LNG as a fuel could be reaching a tipping point as deepsea operators increasingly opt to use it as a propulsion method, says DNV GL Maritime business development manager Christos Chryssakis
At the launch of DNV GL’s Energy Transition Outlook 2019 as part of London International Shipping Week, Mr Chryssakis spoke about the uptake of alternative fuels and technologies. He noted that less than 1% of the existing fleet uses alternative fuels and approximately 6% of the global orderbook comprises vessels with alternative fuel propulsion. Cost, availability and a lack of strong drivers are typical barriers to the uptake of such fuels and technologies, he added.
Many of the vessels currently equipped with alternative propulsion operate on shortsea routes, and shortsea shipping tends to act as an technology incubator for the deepsea segment, noted Mr Chryssakis. For example, passenger and car ferries make up the largest segment of the operational LNG-fuelled fleet by a significant margin, with 44 vessels in service compared to 22 for the next largest segment, offshore supply vessels. However, there are more vessels on order in the cruise, container and tanker (both crude and chemical) segments, and the accumulated installed capacity is already set to grow significantly to over 300,000 m3 in 2020 from nearly 150,000 m3 in 2019, significantly higher than the roughly 60,000 m3 capacity seen in 2018.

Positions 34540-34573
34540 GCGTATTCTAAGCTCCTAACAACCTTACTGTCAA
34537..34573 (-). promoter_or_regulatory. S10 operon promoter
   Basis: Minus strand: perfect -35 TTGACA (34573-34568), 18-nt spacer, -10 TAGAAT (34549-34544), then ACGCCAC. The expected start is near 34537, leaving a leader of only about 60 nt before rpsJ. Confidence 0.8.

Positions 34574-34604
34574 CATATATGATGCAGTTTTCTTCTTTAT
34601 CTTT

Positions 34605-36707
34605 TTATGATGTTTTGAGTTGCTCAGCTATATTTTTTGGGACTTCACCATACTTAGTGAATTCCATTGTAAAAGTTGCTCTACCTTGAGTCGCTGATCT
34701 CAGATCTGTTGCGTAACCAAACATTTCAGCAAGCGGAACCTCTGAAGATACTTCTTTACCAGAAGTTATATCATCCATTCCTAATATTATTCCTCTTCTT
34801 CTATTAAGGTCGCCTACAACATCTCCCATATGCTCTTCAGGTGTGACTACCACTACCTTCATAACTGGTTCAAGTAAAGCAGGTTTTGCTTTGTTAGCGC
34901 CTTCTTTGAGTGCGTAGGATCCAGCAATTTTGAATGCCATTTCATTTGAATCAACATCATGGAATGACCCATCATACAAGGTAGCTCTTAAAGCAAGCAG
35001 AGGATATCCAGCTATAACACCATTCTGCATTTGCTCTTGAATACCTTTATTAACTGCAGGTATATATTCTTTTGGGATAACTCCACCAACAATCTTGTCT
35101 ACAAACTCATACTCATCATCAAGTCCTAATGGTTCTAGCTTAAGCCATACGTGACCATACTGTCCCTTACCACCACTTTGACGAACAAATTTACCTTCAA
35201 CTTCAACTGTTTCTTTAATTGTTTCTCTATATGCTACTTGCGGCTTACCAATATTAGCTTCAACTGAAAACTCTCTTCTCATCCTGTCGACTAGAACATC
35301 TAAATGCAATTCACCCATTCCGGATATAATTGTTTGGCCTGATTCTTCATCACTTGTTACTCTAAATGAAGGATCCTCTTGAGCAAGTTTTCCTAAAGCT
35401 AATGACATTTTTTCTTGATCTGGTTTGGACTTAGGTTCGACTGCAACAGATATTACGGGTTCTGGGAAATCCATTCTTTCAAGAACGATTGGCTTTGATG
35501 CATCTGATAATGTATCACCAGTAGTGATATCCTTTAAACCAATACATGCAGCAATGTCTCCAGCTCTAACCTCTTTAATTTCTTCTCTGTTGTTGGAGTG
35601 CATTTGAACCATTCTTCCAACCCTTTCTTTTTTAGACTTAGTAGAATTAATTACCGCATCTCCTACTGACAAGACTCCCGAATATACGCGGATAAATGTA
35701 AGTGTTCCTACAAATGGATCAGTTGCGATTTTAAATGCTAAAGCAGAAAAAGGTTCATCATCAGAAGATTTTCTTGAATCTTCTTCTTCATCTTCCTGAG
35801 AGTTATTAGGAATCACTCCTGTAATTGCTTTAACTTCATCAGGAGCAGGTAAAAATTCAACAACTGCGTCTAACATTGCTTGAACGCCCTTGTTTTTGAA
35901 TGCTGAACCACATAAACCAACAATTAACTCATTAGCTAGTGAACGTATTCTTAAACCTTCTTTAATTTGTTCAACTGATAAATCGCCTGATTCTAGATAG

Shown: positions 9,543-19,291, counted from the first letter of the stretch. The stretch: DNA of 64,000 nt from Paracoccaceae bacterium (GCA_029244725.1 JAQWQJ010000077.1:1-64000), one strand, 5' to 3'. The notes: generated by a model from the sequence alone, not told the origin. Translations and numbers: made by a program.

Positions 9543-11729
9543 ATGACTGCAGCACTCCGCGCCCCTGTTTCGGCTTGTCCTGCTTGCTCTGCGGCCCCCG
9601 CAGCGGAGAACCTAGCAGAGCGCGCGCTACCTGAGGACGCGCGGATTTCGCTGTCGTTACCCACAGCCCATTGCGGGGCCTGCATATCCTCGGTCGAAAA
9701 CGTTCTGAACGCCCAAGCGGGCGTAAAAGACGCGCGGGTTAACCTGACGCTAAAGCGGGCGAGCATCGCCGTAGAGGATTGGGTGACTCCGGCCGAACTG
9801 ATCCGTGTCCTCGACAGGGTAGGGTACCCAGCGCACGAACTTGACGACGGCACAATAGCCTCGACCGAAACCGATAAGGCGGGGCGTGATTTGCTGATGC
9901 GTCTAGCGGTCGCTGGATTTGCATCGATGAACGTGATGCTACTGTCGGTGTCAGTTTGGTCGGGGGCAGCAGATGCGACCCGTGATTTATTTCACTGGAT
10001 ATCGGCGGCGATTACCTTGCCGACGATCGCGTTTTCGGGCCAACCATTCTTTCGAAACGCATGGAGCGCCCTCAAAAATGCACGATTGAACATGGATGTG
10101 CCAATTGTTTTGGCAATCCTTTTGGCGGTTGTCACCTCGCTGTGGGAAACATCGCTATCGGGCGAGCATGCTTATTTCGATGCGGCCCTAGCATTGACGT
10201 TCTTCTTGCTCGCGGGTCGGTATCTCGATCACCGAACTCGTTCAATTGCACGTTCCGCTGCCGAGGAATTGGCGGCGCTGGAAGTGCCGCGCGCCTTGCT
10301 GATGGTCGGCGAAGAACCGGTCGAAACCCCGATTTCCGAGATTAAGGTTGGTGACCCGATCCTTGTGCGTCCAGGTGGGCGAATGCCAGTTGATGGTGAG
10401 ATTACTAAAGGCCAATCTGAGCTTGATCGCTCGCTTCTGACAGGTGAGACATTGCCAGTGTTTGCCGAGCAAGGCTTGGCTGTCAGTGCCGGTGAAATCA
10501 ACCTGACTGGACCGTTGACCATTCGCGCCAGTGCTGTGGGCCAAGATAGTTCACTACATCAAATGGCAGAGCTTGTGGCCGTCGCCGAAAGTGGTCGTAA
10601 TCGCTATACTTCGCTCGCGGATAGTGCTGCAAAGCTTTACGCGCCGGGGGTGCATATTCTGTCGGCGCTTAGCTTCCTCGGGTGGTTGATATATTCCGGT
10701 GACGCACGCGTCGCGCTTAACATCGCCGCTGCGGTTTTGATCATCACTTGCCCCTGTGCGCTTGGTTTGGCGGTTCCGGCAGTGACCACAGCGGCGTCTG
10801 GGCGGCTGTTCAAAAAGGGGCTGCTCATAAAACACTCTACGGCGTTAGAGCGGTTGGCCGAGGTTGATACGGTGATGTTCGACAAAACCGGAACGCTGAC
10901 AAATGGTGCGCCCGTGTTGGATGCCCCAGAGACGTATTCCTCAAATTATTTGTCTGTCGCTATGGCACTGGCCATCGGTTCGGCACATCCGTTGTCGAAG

Adoption is aided by rapidly increasing bunkering infrastructure and bunker vessel capacity, which is due to increase from 50,000 m3 in 2018 to just under 250,000 m3 in 2021.
Looking at other fuels and propulsion methods, Mr Chryssakis observed that battery hybrids are also on the rise, installations are largely in the car and passenger ferry segment which has 100 operational vessels and 75 under construction with battery installations. However there is growth in the deepsea segment too, with seven crude oil tankers, 16 cruise ships, and 11 roro cargo ships with battery installations currently under construction.
Development continues on other options such as methanol, hydrogen and ammonia, and DNV GL is working with industry partners to remove barriers such as cost affecting hydrogen and ammonia, said Mr Chryssakis.